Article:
Rahul Karmakar’s article Return of the rebel has 2 states on edge (Newsmaker, May 16) was weighted in favour of National Socialist Council of Nagaland (Isak-Muivah) leader Thuingaleng Muivah. It misled readers, who are unaware of the ground reality. Muivah is responsible for various problems that Manipur faces today. Scores of people have lost their lives since 2001 trying to prevent him from entering the state. Even now, hundreds of Manipuris are willing to sacrifice their lives to prevent him from disrupting peace in the state. Muivah’s demand of making Naga-inhabited areas of Manipur a part of ‘Greater Nagaland’ is ridiculous.
Angellica Aribam, vai email
Say it straight, say it right
Khushwant Singh rightly states that the mastermind of the 26/11 attacks, Hafiz Saeed, deserves the same fate as Ajmal Kasab (Guilty or just plain insane: hang those responsible for 26/11, With Malice Towards One and All, May 16). But the real problem lies with the Indian State, which seems unable to deal with Pakistan. This inability has already cost us dearly. It’s about time for a straight talk with Pakistan. Expecting the US to mediate a settlement between the two countries will be another mistake on our part.
Deepjot Thukral, via email
Let’s be honest, we’re not honest
Vir Sanghvi in his article Why we never lost our way on Wall St (Counterpoint, May 16) seems to imply that while America is all about greed and easy money, India epitomises diligence and honesty. This generalisation is unconvincing. The US didn’t become a superpower overnight. Americans are more professional and less corrupt than Indians. The American system, unlike the Indian one, doesn’t suffer from red-tapism. If everyone in India is as honest and righteous as Sanghvi states, then why do we lag behind the US?
Shoibal Mukherjee, Gurgaon
Sanghvi’s views on how volatile stock markets have blurred the line between the developed and developing economies over the past year are refreshingly different from those of economists whose only job is to call all that shines gold. By citing the example of Wall Street, Sanghvi proves that a mad rush for easy and quick money by some individuals/organisations ultimately proves disastrous for the nation. This balanced and well-articulated article should help readers understand the social aspects of stock trading.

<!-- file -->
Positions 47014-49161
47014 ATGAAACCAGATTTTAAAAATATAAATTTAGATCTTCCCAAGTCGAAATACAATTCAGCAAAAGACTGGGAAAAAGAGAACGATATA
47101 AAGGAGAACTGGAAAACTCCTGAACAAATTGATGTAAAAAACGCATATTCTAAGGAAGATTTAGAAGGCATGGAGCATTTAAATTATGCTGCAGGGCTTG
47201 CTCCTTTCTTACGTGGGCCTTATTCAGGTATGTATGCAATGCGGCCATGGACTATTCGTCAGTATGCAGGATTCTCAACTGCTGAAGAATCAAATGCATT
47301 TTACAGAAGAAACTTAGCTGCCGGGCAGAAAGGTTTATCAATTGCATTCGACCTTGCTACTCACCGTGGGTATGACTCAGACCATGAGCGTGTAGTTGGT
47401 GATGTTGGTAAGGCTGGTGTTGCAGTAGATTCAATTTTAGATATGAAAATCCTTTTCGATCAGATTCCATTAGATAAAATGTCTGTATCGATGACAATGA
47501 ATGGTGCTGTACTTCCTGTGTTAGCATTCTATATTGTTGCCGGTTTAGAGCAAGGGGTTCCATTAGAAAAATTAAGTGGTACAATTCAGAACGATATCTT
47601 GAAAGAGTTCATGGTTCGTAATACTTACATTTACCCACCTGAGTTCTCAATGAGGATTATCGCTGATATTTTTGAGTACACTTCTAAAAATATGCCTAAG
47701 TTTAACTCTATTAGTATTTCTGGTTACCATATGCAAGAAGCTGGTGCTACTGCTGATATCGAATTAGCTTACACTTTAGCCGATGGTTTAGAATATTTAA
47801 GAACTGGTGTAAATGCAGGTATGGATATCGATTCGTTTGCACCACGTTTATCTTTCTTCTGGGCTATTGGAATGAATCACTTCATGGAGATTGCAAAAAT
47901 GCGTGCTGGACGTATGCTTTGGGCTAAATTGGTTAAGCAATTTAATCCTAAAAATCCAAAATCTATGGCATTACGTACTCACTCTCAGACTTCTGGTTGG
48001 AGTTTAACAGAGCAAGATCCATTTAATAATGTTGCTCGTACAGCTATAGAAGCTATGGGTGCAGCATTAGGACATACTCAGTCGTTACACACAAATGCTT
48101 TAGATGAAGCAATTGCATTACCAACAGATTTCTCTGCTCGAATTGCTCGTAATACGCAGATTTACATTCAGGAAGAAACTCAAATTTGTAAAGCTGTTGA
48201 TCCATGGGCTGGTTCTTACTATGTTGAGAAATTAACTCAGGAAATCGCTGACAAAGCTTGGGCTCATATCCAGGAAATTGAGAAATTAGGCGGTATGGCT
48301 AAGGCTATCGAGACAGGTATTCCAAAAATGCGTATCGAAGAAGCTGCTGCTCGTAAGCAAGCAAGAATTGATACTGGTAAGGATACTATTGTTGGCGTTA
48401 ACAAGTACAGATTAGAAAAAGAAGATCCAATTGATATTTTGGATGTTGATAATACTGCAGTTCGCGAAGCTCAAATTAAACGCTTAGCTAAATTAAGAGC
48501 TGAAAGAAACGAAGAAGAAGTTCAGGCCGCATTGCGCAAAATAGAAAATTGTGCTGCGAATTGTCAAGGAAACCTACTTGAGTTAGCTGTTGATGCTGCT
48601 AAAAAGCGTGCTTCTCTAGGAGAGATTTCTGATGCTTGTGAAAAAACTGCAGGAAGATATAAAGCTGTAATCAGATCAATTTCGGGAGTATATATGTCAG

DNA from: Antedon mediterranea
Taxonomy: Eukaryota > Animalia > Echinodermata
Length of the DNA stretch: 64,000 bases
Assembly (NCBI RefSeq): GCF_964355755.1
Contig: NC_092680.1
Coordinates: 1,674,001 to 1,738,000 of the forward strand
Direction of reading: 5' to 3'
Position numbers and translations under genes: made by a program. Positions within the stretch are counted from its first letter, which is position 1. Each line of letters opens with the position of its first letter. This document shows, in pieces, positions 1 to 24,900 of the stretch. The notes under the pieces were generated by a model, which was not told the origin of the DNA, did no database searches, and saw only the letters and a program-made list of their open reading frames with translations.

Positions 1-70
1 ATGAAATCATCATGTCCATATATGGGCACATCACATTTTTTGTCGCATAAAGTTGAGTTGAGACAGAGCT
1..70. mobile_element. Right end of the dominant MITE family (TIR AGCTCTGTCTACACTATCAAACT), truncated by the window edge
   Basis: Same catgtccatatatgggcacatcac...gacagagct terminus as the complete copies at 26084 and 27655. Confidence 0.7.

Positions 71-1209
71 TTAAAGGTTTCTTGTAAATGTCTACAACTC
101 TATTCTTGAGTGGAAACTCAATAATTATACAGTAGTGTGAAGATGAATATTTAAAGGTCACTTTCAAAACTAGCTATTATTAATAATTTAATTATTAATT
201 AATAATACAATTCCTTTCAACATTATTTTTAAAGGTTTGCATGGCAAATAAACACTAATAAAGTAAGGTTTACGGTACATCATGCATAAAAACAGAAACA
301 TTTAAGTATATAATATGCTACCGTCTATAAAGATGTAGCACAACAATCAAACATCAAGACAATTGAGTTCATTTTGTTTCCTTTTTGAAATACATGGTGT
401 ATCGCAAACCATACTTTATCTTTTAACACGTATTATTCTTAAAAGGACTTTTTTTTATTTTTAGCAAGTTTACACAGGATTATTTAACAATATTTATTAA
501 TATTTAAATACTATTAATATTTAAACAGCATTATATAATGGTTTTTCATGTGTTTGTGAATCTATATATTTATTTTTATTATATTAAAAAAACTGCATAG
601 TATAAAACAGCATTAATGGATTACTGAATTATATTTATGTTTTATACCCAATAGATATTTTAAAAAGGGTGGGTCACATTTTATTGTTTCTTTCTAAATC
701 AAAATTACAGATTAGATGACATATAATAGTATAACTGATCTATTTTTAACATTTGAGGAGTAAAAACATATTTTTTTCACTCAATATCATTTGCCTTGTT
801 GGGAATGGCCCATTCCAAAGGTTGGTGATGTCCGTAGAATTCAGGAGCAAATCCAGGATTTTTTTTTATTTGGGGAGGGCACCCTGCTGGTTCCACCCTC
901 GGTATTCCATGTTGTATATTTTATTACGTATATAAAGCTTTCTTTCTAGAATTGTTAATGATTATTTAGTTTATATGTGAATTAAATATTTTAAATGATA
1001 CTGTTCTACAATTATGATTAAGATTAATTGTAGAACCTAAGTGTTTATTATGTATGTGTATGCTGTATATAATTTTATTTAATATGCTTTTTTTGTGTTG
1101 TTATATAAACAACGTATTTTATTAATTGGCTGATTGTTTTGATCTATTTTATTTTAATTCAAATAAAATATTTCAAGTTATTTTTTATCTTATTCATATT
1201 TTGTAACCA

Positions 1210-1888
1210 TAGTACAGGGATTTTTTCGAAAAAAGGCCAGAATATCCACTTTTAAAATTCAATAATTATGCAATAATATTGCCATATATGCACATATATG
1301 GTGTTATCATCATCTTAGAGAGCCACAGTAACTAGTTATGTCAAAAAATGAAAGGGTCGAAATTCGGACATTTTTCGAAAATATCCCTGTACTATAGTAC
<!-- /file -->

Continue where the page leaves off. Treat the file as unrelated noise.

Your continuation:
Sutapa Prasad, Mumbai
Test of truth
Indrajit Hazra’s criticism of the Supreme Court ruling against the compulsory use of narco tests/brain mapping/polygraph tests on suspects/convicts is justified (The lie of the land, Red Herring, May 16). These tests are good alternatives to the police’s barbaric ‘third degree’ torture to get the truth out of convicts. It seems that the apex court now wants the police to study criminals’ astrological charts or tarot cards to prove them guilty.
Mohinder Singh, Delhi
I am glad that someone shares my critique of the ‘populist’ judgement of the Supreme Court. The judiciary seems to be getting obsessed with protecting an individual’s rights, even if s/he is an enemy of the State. Such a wrong interpretation of Article 20(3) of
the Constitution will favour smugglers and terrorists. All that’s now left for the Supreme Court is to stop the police from frisking a man caught smuggling valuable items at an airport, for it may also amount to ‘testimonial compulsion’, which isn’t permitted under the law.
Fali S. Nariman, via email
Manas Chakravarty in They won’t be back (Loose Canon, May 16) criticises astrophysicist Stephen Hawking’s view that aliens might soon take over our planet. Instead, he warns us against other human beings, who, according to the writer, are more dangerous than aliens. Chakravarty’s article seems to have been inspired by a gamut of sci-fi Hollywood movies and books on extraterrestrial life. However, considering various scams and man-made problems like terrorism, the price rise, global warming, etc, Chakravarty’s argument is convincing.
S.K. Gurtu, Jaipur